5. TexCountryWoman

    TexCountryWoman Gig'em

    Messages:
    1,198
    Joined:
    Jun 22, 2004
    Location:
    Lexington Texas area
    I put my kids, both doelings and bucklings (also wethers) on alfalfa pellets and grass hay as well as browse if possible. They get just alfalfa pellets for feed . The bucks and wethers stay on the alfalfa pellets and hay for the rest of their lives. The doelings will start getting a dry grain mix 6 weeks prior to fall breeding. (no sweetfeed ever).

    So you could just feed them alfalfa pellets together with hay. Just a suggestion. That's what I would feed. Every farm and environment is different. Every herd is different. What works for me may not work for you.

    Don't forget the loose goat minerals.
     
  6. SDjulieinSC

    SDjulieinSC Well-Known Member

    Messages:
    584
    Joined:
    Aug 8, 2005
    Location:
    South Carolina
    They won't have much browse once the kudzu is gone. How much is the right amount to feed when I have to? They are pygmy's.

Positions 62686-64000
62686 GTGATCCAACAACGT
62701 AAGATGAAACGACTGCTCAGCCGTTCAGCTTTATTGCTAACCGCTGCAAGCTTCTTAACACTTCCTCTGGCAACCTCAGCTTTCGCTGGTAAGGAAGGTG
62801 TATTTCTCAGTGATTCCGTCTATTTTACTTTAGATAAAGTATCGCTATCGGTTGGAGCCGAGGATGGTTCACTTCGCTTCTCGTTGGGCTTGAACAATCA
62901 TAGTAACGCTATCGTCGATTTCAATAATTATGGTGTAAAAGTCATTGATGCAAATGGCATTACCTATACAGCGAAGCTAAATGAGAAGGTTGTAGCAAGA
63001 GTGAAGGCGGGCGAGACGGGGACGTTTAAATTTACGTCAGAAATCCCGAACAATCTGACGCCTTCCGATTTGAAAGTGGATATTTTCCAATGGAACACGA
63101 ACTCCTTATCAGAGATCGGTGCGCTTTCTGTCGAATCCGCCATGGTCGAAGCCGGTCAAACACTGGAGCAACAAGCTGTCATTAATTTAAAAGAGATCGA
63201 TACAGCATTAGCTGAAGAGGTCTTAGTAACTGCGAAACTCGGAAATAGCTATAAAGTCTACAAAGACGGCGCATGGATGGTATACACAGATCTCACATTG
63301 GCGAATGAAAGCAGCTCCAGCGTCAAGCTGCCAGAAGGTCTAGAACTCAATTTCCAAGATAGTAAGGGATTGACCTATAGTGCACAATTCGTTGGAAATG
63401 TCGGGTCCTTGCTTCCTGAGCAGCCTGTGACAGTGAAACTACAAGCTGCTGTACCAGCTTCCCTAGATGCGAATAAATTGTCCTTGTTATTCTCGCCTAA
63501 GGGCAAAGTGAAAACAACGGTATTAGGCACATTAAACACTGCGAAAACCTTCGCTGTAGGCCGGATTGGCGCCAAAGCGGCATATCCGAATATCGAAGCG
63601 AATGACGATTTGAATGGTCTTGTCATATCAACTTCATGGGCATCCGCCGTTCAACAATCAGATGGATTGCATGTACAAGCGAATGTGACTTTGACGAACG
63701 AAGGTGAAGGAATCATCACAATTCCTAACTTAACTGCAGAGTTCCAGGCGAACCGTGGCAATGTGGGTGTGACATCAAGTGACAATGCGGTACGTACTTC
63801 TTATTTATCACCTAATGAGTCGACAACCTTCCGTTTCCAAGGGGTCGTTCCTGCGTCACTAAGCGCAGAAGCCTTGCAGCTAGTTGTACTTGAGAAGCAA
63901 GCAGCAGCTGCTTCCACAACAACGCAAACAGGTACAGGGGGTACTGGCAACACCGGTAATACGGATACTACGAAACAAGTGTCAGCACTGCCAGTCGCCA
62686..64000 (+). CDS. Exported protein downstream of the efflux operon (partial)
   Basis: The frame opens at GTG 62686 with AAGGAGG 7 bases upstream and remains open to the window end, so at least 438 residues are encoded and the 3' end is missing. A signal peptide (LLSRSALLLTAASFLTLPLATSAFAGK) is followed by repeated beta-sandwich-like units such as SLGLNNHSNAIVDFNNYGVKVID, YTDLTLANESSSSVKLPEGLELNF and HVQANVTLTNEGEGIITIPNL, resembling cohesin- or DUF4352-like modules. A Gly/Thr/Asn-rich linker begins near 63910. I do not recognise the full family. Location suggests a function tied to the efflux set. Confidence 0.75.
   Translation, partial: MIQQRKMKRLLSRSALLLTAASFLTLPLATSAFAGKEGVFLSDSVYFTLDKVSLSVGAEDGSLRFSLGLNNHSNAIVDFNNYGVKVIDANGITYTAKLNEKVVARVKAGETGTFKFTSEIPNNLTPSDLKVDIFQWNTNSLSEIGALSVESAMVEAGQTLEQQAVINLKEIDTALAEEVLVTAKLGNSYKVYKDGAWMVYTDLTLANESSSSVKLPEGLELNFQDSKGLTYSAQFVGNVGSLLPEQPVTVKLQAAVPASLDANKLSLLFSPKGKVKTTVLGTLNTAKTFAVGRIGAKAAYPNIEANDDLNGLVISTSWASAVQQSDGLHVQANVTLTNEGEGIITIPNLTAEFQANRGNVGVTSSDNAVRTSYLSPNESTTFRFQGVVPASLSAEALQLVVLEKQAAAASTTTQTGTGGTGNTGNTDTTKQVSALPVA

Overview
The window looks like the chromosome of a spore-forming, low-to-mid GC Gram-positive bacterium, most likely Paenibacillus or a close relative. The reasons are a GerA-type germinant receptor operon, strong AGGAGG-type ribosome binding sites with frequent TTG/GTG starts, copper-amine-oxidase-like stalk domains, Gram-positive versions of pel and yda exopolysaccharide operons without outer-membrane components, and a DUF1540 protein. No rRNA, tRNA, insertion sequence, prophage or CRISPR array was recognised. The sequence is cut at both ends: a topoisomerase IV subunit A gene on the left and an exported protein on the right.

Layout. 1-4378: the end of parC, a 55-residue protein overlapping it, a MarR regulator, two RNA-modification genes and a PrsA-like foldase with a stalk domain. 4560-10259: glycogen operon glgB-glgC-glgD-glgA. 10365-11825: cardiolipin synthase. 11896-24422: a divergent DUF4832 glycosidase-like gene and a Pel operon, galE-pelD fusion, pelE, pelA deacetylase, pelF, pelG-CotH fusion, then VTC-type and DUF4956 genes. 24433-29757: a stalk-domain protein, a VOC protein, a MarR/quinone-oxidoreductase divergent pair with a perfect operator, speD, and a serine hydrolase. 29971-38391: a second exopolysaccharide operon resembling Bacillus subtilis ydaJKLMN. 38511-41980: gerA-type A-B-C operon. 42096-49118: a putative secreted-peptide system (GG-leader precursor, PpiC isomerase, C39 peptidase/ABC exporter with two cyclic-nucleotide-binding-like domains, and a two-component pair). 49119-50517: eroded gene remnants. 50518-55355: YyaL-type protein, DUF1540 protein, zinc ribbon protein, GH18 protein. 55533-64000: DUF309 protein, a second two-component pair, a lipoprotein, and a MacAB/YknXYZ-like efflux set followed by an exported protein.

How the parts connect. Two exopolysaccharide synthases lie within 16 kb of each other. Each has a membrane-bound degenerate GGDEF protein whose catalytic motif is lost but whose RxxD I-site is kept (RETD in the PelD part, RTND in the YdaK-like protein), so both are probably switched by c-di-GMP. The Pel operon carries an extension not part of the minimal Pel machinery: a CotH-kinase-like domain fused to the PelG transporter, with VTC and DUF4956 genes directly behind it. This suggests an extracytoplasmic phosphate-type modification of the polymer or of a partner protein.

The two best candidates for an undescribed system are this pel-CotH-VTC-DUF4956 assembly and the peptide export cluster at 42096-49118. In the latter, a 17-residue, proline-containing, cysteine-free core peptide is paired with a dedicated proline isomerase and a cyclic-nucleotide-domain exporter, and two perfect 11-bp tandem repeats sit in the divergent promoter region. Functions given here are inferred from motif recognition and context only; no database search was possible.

Is there any kind of pellet that would not be grain?
    I'm having a hard time finding any bales of alfalfa here. Grass hay is what our horses get so I guess it is what the goats will get as well. Should I add some alfalfa cubes or pellets along with the hay for protien?
    I really want to do this right, I'd hate to be the cause of their troubles!
     
  7. TexCountryWoman

    TexCountryWoman Gig'em

    Messages:
    1,198
    Joined:
    Jun 22, 2004
    Location:
    Lexington Texas area
    Alfalfa pellets are not grain and have no grain in them. They are not cubes but PELLETS and are very small. Make sure you don't get the larger cubes.